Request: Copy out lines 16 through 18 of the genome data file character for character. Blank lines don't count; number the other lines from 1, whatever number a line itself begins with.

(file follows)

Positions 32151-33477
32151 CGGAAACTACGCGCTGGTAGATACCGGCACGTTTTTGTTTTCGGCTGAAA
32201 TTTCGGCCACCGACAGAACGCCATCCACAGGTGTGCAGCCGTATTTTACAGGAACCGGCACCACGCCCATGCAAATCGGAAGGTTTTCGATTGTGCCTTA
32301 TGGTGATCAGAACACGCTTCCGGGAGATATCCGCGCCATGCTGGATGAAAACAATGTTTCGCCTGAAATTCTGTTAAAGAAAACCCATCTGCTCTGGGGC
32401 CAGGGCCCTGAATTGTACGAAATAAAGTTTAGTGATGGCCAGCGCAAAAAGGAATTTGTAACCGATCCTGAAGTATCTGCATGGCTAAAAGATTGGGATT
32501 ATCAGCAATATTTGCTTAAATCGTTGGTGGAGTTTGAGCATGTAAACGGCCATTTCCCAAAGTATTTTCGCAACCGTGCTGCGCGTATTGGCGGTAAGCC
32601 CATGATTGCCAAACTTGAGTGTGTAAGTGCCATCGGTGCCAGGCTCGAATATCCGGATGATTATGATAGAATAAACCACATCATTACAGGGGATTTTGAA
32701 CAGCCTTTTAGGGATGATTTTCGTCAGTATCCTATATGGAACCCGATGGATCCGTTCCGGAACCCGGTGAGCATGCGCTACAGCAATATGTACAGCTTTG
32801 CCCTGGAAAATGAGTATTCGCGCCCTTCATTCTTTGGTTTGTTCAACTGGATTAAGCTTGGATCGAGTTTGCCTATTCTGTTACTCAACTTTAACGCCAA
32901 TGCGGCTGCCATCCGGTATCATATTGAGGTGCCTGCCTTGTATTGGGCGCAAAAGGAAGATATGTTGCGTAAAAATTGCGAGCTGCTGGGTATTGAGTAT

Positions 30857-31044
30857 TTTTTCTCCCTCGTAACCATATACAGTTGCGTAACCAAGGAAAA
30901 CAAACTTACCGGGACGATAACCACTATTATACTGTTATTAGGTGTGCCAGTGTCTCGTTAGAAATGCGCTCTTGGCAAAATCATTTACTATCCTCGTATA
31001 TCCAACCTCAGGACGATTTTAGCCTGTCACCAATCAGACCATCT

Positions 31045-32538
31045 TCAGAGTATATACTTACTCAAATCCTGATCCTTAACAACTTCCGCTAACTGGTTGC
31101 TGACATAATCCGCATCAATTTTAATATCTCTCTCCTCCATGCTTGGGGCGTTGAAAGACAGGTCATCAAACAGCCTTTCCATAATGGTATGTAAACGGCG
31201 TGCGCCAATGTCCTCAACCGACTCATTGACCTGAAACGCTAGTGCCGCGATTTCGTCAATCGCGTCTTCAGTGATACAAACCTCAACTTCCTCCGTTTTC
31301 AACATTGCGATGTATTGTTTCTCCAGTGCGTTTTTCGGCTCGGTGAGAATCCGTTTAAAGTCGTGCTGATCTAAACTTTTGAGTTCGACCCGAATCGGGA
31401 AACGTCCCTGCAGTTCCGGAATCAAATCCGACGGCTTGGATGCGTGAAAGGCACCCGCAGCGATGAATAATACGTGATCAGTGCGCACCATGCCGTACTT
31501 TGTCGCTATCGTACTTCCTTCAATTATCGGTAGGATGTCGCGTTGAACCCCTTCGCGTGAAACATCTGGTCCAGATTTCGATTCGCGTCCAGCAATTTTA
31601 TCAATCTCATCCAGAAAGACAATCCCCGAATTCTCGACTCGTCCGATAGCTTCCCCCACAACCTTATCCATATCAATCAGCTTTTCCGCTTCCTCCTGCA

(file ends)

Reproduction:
31045 TCAGAGTATATACTTACTCAAATCCTGATCCTTAACAACTTCCGCTAACTGGTTGC
31101 TGACATAATCCGCATCAATTTTAATATCTCTCTCCTCCATGCTTGGGGCGTTGAAAGACAGGTCATCAAACAGCCTTTCCATAATGGTATGTAAACGGCG
31201 TGCGCCAATGTCCTCAACCGACTCATTGACCTGAAACGCTAGTGCCGCGATTTCGTCAATCGCGTCTTCAGTGATACAAACCTCAACTTCCTCCGTTTTC